Ish Nish

Have a listen below!

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Emergency Shelter Part 3- Through the eyes of the Maker

So my views are ever changing the more I immerse myself in the world of the homeless.  I feel like I’m learning so many new things.  This has been such an extraordinary experience for me in so many ways, that I am glad I get to spend time just sharing it with all of you.

Before my first shift, I worried I would not be able to relate to the people inside.  I worried about being inexperienced in this field, about not knowing what to say to people, and worried that my life hasn’t been as tumultuous or chaotic to the same degree.  Even the workers who work there; some of them have been homeless themselves, and others have battled addictions and can easily relate.  I, on the other hand, look pretty green.

So where to begin?  It’s been nearly three week since I last shared anything and I’m not sure where to start.  There are a few things that really stuck out to me though and I’ll begin by telling those.

Bill and Sheila…well, as it turns out, Bill was asked to leave for being disorderly and causing trouble. He actually camped outside the building nearby and when I arrived one morning he was there, shouting at me from the darkness.  I couldn’t seen anyone, and found myself a little uneasy that someone was shouting profanities at me from somewhere in the blue black space of early morning.

As it turns out Bill was beginning to cause trouble with the other folks, and had been removed by the police.  Meanwhile, he chose to build himself a small fortress nearby while waiting for Sheila; however,  Sheila didn’t join him.  She expressed that she was tired of this ongoing pattern and didn’t know what else to do about it.  A menagerie of resources and various recovery societies were thrown her way; but, she eventually left the building too, to join up with Bill.  This appears to be an all too common pattern.  Co-dependency is quite common in relationships where one or both partners suffer from addictions.  I felt sad for Sheila when I realized that without Bill she felt hopeless, and without purpose.  Her purpose was Bill, to help him, to fix him, to be a support for him in times of trouble.  She seemed unable or unwilling to realize she was only perpetuating the problem for both of them.  I will keep my eyes peeled for them on the streets…in this case, misery does love company.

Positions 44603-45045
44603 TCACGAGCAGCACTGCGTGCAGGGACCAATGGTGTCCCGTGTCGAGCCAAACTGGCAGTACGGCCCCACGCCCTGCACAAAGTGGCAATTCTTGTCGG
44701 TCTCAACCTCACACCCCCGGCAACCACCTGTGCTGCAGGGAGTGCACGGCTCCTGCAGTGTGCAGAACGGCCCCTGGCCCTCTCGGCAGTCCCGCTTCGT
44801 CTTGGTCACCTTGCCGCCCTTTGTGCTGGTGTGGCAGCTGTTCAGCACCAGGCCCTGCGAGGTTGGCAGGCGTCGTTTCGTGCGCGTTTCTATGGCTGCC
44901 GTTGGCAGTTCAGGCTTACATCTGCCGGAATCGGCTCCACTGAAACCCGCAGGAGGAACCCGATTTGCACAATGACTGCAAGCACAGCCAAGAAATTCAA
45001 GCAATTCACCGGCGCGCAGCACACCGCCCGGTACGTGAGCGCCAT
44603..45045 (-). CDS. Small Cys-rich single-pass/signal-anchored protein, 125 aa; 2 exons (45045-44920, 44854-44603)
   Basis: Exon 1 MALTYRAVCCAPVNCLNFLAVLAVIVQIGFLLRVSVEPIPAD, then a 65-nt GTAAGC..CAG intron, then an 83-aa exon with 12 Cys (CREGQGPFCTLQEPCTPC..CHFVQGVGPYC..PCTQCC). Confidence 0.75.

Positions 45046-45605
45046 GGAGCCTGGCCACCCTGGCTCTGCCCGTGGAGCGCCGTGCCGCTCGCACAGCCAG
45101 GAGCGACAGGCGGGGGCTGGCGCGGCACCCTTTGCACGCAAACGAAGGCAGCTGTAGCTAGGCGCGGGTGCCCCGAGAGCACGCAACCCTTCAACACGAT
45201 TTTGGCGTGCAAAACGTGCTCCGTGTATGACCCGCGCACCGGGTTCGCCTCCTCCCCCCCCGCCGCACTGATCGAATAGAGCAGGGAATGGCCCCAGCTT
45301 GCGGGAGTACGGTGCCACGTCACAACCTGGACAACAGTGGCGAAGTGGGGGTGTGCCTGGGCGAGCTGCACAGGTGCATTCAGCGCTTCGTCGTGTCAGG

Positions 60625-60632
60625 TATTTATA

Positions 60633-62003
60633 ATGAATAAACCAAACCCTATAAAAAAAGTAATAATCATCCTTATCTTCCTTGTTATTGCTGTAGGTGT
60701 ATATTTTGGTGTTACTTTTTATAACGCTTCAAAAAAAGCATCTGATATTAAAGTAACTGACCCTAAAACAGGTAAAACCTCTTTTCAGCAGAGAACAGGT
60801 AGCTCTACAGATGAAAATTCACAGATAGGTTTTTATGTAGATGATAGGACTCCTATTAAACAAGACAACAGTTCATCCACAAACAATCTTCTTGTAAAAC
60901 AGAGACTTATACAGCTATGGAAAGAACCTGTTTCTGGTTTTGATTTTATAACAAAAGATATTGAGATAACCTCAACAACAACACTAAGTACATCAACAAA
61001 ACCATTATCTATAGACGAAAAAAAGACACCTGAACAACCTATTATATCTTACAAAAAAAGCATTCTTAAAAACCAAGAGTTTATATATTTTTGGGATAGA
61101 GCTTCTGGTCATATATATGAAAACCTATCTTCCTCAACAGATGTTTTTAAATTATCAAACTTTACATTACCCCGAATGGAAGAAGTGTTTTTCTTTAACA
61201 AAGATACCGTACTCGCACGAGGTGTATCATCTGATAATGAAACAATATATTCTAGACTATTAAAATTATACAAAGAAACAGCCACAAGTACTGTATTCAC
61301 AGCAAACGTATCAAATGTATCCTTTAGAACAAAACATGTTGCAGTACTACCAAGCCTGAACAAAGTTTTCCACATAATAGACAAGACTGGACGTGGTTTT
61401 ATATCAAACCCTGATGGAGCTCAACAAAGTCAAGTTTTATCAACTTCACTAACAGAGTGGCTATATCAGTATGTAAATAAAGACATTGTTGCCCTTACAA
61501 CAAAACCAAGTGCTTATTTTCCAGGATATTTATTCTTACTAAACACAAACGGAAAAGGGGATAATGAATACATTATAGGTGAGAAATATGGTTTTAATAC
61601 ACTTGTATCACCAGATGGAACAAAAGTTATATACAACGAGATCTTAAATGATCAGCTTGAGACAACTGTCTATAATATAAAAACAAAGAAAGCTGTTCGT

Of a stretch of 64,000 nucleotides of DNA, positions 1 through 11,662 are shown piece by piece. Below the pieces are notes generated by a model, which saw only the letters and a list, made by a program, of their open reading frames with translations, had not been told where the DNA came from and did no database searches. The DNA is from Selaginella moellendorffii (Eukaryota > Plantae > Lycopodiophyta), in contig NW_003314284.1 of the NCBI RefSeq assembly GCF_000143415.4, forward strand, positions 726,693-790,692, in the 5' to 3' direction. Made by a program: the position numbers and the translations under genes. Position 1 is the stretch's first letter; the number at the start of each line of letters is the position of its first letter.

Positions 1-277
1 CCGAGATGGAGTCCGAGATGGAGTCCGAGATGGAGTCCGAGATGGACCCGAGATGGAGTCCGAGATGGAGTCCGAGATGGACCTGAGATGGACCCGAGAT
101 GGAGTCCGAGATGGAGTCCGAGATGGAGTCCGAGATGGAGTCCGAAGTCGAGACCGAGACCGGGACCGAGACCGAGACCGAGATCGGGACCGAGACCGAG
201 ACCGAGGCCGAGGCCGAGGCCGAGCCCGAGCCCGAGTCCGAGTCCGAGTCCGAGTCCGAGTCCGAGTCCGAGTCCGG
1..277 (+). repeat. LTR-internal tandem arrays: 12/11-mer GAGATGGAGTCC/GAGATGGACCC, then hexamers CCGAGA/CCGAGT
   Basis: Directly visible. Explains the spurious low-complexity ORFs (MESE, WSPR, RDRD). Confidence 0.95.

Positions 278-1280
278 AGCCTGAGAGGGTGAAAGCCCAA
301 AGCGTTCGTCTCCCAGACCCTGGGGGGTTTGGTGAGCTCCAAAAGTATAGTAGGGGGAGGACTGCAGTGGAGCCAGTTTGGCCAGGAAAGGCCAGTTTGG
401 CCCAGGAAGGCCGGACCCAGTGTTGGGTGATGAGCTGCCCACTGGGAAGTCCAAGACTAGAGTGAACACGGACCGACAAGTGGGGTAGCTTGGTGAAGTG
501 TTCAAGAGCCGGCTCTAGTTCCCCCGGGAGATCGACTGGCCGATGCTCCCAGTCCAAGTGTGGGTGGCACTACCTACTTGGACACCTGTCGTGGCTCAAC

I recently finished reading a book called “In Her Skin” by Kate Holden.  It is a memoir written by Kate describing her life as she fell from grace.  A prestigious university graduate living in Australia, who then becomes addicted to heroin and begins a life of prostitution to support her habit. I began to ponder what it would be like to relate to someone who’s world was so entrenched in a life of prostitution.  I had hoped that I’d get time to prepare for such an encounter, my plan didn’t quite go that way.  “Julia” was there on this day as well, apparently she had arrived from the hospital late at night and had been sleeping ever since.  Except now it was time to assist the workers in waking up the guests.  All I was aware of was that there was a woman who might be hard to wake, and if it were so I was to go and get some help.  I didn’t know she was a heroin addict, and I certainly was not aware that she was also a prostitute.  Flicking on the lights in the woman’s dormitory room I began to quietly call out the names of those listed on my sheet of guests.  Each woman groggily opened her eyes and acknowledged me, except Julia.  She was a petite woman, no more than five foot three, with spindly limbs and dyed red hair.  She appeared tired, and her cheeks had the telltale sallow look beneath her eyes.  The physical marks of drug abuse marred her arm, which dangled down the side of the bed.  As suspected, she was fast asleep.  I managed to get a little closer and finally, after three attempts, she awoke. Thanking me for waking her, she quickly got up and disappeared down the hallway into the washroom.  After about a half an hour or so, I noticed that Julia hadn’t come out into the common area, she was in fact nowhere to be found!  Where had she gone I wondered?

The other workers suggested that she might have stepped outside for a cigarette, however I just had a feeling in the pit of my stomach that this wasn’t the case.  I suspected that she had left the building to go score.  Not long afterwards, Julia returned from wherever she had been and there she sat on her bed, doing what the workers called “The Nod”. Sometimes I thought she was going to fall flat on her face, and instead of completely hunching right over, her leg would instinctively shoot out in front of her to keep herself stabilized. It wasn’t until later, while I was helping her clean up her things that were strewn all over the floor, that something caught my eye. Tucked under the bed were a pair of shoes; black stiletto platform heels….work shoes…duty shoes. I pulled them out and handed them to her and she hastily shoved them inside her bag. Call me overly observant, but while she was shoving the shoes in her bag, I saw what appeared to be a lace sky blue piece of lingerie poking out as well…the kind that you might wear “to bed” or something.  I wondered if this was the other part of her work outfit.  It struck me as very sad.  Julia was someone’s child, she has a family somewhere who is either not missing her, or is desperately missing her. Or maybe she’s around them often, and they just miss the Julia she used to be before the drugs, or maybe they’re all on drugs and this is just normal for everyone, I’m not sure.  Whatever the case, I was struck by this encounter.